The advantages of electrodiagnosis in a premature infant with neonatal myasthenia gravis are proposed by the Dept of Rehabilitation Medicine, Children’s Hospital and Medical Center, Univ of Washington School of Medicine, Seattle, WA. The infant, born to a mother with myasthenia, suffered hypoxia and subependymal hemorrhage which probably contributed to the hypotonia and poor respiratory effort. Testing with edrophonium, 0.1 mg/kg IV demonstrated no clinical improvement, whereas repetitive motor nerve stimulation testing showed a significant decremental response consistent with a diagnosis of neonatal myasthenia gravis. The decremental response was corrected following IV infusion of edrophonium 0.15 mg/kg. Pyridostigmine in a dose of 8 mg/kg/day resulted in clinical improvement of respiratory and muscular activity, and the infant was weaned from assisted ventilation at 27 days of age. He was discharged at 41 days of age on pyridostigmine therapy. The authors conclude that repetitive motor nerve stimulation may be a more reliable diagnostic procedure than edrophonium IV in the newborn with suspected myasthenia gravis.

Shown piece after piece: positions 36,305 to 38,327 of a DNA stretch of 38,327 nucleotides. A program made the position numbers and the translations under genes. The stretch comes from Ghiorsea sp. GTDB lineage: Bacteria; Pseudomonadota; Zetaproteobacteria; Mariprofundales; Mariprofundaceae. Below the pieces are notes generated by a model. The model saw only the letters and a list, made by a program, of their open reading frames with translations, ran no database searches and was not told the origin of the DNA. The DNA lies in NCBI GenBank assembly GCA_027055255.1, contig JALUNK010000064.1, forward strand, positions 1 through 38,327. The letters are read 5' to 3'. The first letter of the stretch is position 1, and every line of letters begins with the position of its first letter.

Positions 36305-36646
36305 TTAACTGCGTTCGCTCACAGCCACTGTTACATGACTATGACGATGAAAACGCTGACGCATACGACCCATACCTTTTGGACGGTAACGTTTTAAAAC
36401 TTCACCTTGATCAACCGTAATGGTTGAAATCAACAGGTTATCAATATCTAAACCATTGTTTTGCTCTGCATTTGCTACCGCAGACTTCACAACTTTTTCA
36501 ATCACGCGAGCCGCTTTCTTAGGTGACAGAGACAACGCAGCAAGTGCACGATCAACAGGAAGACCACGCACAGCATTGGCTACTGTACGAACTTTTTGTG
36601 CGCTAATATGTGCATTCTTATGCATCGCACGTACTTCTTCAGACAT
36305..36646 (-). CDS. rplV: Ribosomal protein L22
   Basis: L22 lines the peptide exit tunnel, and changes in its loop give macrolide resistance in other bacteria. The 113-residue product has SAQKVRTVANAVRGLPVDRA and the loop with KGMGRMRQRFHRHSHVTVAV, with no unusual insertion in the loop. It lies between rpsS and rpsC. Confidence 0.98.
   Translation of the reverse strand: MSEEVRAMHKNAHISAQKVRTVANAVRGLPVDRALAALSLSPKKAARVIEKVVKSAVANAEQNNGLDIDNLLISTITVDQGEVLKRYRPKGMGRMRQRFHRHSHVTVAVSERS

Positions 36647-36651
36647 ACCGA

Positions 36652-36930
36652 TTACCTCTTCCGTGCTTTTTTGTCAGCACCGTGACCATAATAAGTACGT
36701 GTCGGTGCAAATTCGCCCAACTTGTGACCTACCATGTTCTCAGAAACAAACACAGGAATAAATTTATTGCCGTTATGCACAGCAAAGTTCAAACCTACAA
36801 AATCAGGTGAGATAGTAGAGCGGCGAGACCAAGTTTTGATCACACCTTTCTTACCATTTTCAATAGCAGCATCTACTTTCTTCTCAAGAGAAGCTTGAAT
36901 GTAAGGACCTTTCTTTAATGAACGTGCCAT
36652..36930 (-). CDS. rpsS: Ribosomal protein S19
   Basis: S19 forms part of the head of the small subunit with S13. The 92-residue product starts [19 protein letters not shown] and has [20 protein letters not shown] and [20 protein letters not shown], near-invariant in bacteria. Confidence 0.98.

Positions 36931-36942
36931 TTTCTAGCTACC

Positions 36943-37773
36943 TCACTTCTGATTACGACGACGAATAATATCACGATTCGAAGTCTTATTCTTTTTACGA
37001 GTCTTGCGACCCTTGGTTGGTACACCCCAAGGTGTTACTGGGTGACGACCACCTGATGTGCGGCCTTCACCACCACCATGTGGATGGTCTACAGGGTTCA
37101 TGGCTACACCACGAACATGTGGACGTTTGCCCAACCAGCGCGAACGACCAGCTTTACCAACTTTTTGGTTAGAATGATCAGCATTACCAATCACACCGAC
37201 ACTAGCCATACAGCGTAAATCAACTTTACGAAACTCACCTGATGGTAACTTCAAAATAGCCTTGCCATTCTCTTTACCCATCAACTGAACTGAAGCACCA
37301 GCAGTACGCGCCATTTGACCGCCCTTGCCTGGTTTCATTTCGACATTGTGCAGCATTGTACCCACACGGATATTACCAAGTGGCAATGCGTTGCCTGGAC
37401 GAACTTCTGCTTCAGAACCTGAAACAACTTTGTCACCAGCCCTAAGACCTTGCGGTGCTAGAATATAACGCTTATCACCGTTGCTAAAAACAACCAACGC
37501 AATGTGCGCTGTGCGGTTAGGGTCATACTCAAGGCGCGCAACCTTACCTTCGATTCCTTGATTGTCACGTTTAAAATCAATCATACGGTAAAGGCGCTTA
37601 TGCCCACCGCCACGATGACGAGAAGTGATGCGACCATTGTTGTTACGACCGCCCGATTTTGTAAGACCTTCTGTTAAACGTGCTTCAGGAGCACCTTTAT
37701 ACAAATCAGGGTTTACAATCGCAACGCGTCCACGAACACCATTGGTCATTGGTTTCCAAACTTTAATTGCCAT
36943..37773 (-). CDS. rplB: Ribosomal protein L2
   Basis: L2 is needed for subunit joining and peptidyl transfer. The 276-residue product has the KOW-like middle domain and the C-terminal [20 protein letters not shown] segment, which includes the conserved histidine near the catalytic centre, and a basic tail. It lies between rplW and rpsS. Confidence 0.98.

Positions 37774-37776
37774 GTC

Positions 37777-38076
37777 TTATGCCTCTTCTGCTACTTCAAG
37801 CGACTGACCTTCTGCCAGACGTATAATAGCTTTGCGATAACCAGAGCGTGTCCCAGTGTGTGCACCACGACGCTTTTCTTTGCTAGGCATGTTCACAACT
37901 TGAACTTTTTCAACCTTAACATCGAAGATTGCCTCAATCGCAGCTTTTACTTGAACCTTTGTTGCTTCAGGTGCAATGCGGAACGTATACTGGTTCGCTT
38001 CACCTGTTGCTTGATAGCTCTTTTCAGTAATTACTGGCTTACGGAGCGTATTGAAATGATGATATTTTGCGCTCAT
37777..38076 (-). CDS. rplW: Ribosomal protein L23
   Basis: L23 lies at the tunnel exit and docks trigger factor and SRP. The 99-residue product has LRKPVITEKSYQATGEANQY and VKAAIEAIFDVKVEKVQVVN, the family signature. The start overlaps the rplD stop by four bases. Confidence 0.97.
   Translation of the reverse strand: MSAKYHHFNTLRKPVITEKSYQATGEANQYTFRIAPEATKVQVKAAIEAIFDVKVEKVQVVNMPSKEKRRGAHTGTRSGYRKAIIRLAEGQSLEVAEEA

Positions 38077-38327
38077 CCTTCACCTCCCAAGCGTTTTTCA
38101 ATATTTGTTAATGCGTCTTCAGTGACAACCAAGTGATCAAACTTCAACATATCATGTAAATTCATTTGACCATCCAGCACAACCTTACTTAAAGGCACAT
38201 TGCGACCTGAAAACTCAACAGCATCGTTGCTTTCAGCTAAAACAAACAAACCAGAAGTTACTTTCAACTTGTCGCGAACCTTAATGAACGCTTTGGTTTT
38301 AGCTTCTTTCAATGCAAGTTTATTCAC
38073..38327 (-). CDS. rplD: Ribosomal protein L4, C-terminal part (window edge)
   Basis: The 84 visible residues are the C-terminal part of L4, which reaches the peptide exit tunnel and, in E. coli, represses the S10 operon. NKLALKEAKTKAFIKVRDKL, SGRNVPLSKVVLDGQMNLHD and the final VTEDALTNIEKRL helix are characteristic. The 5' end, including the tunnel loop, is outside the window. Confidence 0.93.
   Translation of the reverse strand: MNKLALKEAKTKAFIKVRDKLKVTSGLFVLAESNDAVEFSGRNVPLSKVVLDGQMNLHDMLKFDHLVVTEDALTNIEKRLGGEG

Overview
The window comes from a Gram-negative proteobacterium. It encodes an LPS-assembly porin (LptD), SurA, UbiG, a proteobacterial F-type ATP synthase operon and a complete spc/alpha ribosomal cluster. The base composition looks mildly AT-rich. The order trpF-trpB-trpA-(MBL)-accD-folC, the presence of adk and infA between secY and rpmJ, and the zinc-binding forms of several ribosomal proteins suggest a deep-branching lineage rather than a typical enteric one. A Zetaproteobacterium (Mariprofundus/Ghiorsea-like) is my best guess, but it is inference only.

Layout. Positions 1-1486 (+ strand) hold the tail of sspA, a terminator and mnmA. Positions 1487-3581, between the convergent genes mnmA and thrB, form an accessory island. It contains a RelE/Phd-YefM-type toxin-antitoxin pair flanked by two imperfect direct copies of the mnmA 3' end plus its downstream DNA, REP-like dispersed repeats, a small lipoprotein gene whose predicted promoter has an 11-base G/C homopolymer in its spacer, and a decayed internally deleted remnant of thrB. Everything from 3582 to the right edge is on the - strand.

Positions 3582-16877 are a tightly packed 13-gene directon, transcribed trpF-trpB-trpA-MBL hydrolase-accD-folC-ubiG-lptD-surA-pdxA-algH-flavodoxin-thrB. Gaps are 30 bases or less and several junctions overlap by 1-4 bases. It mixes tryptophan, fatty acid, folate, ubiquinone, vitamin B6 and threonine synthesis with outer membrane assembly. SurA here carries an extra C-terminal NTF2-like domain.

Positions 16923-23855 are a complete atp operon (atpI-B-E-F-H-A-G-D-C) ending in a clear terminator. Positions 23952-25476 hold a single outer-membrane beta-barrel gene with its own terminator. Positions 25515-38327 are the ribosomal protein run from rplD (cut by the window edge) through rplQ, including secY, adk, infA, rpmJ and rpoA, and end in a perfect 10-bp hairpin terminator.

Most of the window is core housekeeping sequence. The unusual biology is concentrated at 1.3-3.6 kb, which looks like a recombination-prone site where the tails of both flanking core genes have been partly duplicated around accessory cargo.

COMMENT. The value of electrodiagnostic tests in the differential diagnosis of the hypotonic infant is demonstrated in these 2 case reports. Neonatology texts often recommend edrophonium as the test of choice in neonatal myasthenia gravis. The above experience indicates that the pharmacological test alone may not be as sensitive as repetitive nerve stimulation in the newborn with multiple problems. Ultrasonography is an additional technique of potential value in the work up of the hypotonic infant. Heckmatt JZ and Dubowitz V of Hammersmith Hospital, London, have introduced the method for the differentiation of congenital muscular dystrophy and non-neuromuscular cases of hypotonia.